“The attorney who argued before the Supreme Court for the plaintiff in this landmark case gives the story behind the headlines Kaplan integrates personal narrative with legal strategy throughout combining her own struggles with a fascinating look at the brave and unconventional life led by her client This is a heartwarming and inspiring account of one widow’s pursuit of justice and dignity”Darren Nelson Sno Isle Libraries Marysville WA

  3. Shawn Fettig Shawn Fettig says:

    In Then Comes Marriage Roberta Kaplan lead attorney in the 2013 US v Windsor Supreme Court case details the story behind the defeat of the Defense of Marriage Act Kaplan manages to artfully weave her own biography – the shame of growing up gay in a conservative time – against the backdrop of an American landscape bedeviled by the Defense of Marriage Act and the destructive impact that the legislation had on committed same sex couples – specifically that of Edie Windsor for whom the SCOTUS case is named and her late wife Thea Spyer Unlike Jo Becker who tries and fails to maintain a sense of journalistic objectivity in her book Forcing the Spring detailing the behind the scenes story of Hollingsworth v Perry ¬– argued before the Supreme Court the day prior to Windsor Kaplan can and does embrace her role as an activist She tells the story from the perspective of not only a client advocate but also of someone who is actively affected by the outcome of the case She does away with all objective pretense – and here that’s okay because Kaplan is an advocate and her own story is uniuely intertwined with the case she is arguing And while Kaplan’s eagerness to regale the reader with her own life story alongside that of Windsor something readers interested only in the history of the case may find irritating slows the narrative from really gathering momentum it does eventually play well As the reader learns Kaplan has uniue experience with Spyer many years prior to even meeting Edie Windsor that if not necessary to the story is certainly endearing While Then Comes Marriage has a slow start it finished powerfully It shines in a number of areas First for readers unfamiliar with the judicial process this book offers a basic primer that is easy to understand and goes beyond with Kaplan skillfully injecting a sense of urgency and drama to some relatively mundane legal processes There is no heavy handedness in Kaplan’s education of the reader Further for readers of Forcing the Spring or those otherwise familiar with the two cases covered in these two books it is clear that Kaplan chose a different legal strategy than did the lawyers seeking to overturn California’s Prop 8 While the challengers of Prop 8 chose to pursue a 50 state solution wholesale legalization of same sex marriage Kaplan was skeptical that the Court would be receptive and instead deliberately chose to focus on the merits of the Windsor case only In the end this pragmatic approach led to a larger victory than did the 50 state approach Those arguing to overturn Prop 8 won their case on a technicality – the Court found that supporters of Prop 8 did not have standing to sue As a result the lower court ruling overturning Prop 8 and reinstating same sex marriage in California went into effect This was a limited ruling – certainly not a 50 state solution In Windsor however the Court ruled that the Defense of Marriage Act wholesale was unconstitutional delivering a 50 state solution to Kaplan and her team And Kaplan does lyrical justice to the storytelling In the end Then Comes Marriage is a lovely book It is carefully rendered uilt – a personal journey of self acceptance a civil rights courtroom drama and at its heart a love story While the story is slow to take flight it ultimately soars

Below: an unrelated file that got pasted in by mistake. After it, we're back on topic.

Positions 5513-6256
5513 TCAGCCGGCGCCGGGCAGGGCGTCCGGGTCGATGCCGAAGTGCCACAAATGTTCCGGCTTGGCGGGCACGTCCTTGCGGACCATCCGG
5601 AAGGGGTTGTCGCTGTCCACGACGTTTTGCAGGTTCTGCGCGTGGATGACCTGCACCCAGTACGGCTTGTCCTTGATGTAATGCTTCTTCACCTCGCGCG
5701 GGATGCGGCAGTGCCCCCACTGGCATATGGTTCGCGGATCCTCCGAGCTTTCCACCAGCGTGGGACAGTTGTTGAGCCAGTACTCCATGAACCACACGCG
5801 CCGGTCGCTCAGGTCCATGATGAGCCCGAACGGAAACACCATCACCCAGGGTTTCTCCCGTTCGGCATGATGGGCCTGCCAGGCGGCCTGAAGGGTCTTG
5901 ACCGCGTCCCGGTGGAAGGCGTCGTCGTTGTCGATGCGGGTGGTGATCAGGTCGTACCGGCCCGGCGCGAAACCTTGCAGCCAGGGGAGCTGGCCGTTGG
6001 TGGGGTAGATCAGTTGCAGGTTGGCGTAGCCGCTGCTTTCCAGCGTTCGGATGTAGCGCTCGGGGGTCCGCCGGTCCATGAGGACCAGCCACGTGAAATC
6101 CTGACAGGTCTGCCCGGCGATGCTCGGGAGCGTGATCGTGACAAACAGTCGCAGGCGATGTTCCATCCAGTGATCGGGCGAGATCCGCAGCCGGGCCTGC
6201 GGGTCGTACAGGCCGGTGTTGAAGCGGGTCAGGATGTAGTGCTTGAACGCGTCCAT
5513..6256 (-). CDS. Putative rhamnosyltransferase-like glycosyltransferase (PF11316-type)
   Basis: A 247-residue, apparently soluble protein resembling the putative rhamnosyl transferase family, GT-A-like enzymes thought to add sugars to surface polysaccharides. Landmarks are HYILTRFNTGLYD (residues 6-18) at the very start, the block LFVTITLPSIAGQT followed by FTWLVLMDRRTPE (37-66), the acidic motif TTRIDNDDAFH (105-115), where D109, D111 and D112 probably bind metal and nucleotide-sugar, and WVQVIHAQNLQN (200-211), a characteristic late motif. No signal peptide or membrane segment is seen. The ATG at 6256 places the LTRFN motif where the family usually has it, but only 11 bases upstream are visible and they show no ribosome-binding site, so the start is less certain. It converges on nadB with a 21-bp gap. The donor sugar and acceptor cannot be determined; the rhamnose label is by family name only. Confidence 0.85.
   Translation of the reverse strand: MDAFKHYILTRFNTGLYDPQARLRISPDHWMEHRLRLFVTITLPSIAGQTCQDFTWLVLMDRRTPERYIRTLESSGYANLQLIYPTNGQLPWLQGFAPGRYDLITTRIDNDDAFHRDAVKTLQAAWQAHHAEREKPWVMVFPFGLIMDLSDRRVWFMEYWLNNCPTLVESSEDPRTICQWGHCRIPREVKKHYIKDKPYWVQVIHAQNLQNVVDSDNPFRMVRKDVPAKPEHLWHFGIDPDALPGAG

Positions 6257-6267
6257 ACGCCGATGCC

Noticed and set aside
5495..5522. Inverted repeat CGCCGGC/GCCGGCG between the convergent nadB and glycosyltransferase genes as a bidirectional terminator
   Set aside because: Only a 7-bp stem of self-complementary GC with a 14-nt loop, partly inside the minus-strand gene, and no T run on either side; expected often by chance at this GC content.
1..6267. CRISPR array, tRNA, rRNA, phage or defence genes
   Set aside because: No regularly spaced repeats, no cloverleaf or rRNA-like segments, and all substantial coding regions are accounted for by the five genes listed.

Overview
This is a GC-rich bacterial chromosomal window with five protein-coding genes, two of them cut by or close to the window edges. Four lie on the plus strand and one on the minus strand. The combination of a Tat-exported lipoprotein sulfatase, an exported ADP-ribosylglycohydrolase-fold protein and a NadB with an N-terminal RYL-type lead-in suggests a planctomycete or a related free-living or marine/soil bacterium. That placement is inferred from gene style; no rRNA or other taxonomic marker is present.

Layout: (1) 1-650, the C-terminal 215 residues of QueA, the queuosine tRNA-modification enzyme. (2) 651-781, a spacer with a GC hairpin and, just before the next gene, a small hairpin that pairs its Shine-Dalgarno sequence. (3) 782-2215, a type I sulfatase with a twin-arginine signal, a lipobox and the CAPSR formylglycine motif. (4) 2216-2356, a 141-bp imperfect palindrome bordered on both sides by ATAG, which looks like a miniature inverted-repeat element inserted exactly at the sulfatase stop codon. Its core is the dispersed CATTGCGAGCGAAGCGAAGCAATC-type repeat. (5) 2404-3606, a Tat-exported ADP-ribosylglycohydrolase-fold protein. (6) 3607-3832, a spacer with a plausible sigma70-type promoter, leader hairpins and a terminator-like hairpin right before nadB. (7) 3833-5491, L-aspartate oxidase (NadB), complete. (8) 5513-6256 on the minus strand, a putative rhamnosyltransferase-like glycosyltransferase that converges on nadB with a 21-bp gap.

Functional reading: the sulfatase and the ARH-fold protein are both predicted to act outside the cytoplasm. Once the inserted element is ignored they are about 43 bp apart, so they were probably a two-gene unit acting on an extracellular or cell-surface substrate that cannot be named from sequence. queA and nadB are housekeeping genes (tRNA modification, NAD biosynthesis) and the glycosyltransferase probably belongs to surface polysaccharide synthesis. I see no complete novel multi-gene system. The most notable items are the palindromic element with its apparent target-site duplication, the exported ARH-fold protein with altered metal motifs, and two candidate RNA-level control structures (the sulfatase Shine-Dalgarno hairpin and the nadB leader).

4. Shea Ivy Shea Ivy says: